Inside the Caterham garage at the U.S. Grand Prix

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by HEATHER KOVAR / KVUE News and Photojournalist MICHAEL MOORE

Bio | Email | Follow: @HeatherK_KVUE

kvue.com

Posted on November 16, 2013 at 8:33 PM

AUSTIN -- Inside the Caterham garage trackside at the United States Grand Prix, crews took the cars apart after each race to inspect the critical elements.

Tom Webb, Head of Communications for the United Kingdom based team, said they try to make sure nothing is broken or overheated.

"Fabio here, he's cleaning the car. F1 is all about the show as much as the go," said Webb.

There are sensors on the cars that generate about 20 gigabytes of data during a typical practice session.

However, Friday's first practice session was cut short. First, heavy fog delayed the start, then after only 14 minutes on the track, the session was red-flagged and stopped.

The pilot of the medical helicopter found a loose antenna that would prevent him from communicating with the Federal Aviation Administration. Engines roared and fans cheered when a replacement helicopter finally arrived.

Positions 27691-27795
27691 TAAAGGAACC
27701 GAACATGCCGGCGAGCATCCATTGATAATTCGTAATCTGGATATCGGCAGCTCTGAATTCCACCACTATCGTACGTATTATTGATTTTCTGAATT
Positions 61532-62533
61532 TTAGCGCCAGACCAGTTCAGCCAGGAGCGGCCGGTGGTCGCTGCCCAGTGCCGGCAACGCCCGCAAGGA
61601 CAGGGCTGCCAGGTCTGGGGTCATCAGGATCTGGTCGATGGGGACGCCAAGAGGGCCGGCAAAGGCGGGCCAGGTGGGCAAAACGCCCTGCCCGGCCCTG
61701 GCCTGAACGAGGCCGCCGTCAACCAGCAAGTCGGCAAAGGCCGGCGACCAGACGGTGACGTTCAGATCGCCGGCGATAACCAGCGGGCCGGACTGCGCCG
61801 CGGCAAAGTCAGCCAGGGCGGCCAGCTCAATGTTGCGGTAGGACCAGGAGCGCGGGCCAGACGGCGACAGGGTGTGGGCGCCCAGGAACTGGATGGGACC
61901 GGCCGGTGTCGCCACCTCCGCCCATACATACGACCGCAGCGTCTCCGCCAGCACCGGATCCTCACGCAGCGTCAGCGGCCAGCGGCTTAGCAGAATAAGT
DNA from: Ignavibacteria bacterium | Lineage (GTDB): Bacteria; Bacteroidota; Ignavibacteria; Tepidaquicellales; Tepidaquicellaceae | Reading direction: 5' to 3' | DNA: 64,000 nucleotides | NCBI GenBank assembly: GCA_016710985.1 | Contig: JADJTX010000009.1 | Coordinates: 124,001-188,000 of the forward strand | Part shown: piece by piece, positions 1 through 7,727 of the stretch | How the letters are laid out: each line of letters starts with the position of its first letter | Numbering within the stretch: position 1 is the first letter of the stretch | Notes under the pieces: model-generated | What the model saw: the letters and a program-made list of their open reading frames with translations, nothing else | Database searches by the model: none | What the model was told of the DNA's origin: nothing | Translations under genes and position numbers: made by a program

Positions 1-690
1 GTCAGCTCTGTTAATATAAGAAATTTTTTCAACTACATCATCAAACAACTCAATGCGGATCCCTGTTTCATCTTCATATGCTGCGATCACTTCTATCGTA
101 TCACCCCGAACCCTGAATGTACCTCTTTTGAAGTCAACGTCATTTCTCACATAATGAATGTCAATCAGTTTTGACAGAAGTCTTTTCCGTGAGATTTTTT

David Barrett and his wife came to Austin from Atlanta.

"For us to have an opportunity to have F1 in the United States, we wouldn't miss it for the world," said Barrett.

As one of only two Americans to win F1 Drivers' World Championships, Mario Andretti was spotted chatting with media.

Reserve driver of Caterham, Alexander Rossi, is the first American to take part in an F1 race weekend at Circuit of the Americas. He was behind the wheel in morning practice.

"As I've said before, you kind of need to have an American driver. So, I'm kind of hoping to drive that show forward and maybe one day have an American team," said Rossi.

KVUE was inside the Caterham garage as mechanics refitted the car Rossi drove in the first practice session to fit his teammate, who drove the second session.

"It might sound like all you need to do is move the seat a little bit. The seat doesn't move. It's the pedals and all the other control systems inside the car that are having to be fixed," said Webb.

Information is sent to drivers from the data center in the garage, which travels to all the races around the world. Round Rock-based Dell built the data center for Caterham.

"It's the data that gives the drivers the information that then enables them to drive quicker," said Webb.

Speed in F1 is not only critical, it's technical.

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